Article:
Earlier this month Laurent Joffrin, Editorial Director of the French publication Libération, criticized Alain Badiou for his take on the Chinese Cultural Revolution. It wasn’t just his criticism that drew Badiou’s ire, but his choice words – Joffrin said Badiou “was a kind of Maoist dinosaur lost in our time.”
Today, the Verso blog has published a translated version of Badiou’s response that is thoroughly amazing and worth a read. Badiou starts by responding to the claim that he “is just a frozen dinosaur.”
Joffrin’s method of showing my frozenness is a simple and speedy one: the very expression ‘Cultural Revolution’ alone provokes in him he numerical ejaculation of ‘seven hundred thousand dead’, along with horrific – true – details regarding the abuse of a well-known intellectual at the hands of the Red Guards.
“Joffrin is certainly more outdated, old-fashioned and out of touch than I am,” Badiou writes, as he adds up the death toll from liberal democracies.
“Let’s imagine that in the course of a political discussion on democracy someone advanced arguments referring to some of the important episodes of the French Revolution. I suppose that Joffrin would have to cut them short, saying ‘The French Revolution? Really? 200,000 dead and the barbaric decapitation of the great poet André Chenier!’…? No, he wouldn’t, because he knows a little something about the French Revolution and its fundamental role in the development of modern democracies. So the point is that he knows nothing, and does not want to know anything, about the Cultural Revolution, and its no less fundamental role in the development of modern communism. He does not even know who killed whom, in what context and for what reason. “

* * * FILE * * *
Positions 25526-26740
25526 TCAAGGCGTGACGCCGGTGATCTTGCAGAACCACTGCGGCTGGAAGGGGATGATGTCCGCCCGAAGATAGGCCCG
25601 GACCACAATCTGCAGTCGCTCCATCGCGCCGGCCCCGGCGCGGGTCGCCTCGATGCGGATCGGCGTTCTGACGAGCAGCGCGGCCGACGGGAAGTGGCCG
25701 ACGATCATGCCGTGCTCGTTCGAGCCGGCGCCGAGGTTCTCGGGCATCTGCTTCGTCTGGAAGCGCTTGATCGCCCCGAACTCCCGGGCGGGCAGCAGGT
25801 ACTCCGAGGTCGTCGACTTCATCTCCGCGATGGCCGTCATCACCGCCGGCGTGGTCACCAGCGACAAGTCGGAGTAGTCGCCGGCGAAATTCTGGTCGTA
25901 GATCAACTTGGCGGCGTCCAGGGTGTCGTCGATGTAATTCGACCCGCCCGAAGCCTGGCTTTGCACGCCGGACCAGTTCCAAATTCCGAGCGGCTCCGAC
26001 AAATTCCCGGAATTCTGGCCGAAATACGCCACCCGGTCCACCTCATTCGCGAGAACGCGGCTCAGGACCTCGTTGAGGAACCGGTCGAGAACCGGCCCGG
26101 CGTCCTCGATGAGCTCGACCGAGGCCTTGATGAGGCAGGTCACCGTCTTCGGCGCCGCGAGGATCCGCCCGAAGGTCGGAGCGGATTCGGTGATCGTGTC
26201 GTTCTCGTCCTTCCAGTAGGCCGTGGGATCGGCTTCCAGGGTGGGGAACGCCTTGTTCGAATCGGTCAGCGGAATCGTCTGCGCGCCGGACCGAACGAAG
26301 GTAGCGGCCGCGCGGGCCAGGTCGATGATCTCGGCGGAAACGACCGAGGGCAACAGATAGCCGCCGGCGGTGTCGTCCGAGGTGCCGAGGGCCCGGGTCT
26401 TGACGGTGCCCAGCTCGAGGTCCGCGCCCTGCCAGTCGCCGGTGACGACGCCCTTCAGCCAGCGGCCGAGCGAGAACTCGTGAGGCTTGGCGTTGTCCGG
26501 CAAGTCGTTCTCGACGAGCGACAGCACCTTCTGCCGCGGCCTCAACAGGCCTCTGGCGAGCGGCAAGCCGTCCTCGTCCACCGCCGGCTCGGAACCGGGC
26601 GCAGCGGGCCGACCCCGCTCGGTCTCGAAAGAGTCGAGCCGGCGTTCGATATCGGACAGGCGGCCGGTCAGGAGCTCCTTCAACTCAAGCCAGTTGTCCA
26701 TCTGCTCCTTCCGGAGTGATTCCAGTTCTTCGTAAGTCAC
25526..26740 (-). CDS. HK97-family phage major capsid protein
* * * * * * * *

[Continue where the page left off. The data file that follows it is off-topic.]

” But let’s also recognise that the very-democratic-and-not-at-all-totalitarian First World War represented an orgy of death without parallel in the human devastation resulting from the Cultural Revolution. And to venture a subjective note, I will remind you that during my youth, when, seeing the colonial wars, I began to engage in the rigours of politics, the police stations of Paris played host to merciless torture. The freely elected government of the time was even led by a socialist. Isn’t it time that Joffrin tells us about the ‘democratic madness’?
Badiou goes on to defend his use of Maoist militancy, noting it was the “cliques in the Party” that seized power and “took China down the ‘capitalist road'” with “unparallelled brutality.” This, he argues, made the revolution fail to “realise its own ambitions.”
Badiou is no stranger to Maoist militancy of his own. When he worked at the same university as Gilles Deleuze, he declared Deleuze an “enemy of the people” and would bring groups of fellow Maoist to disrupt the class.
Read Badiou’s full response here.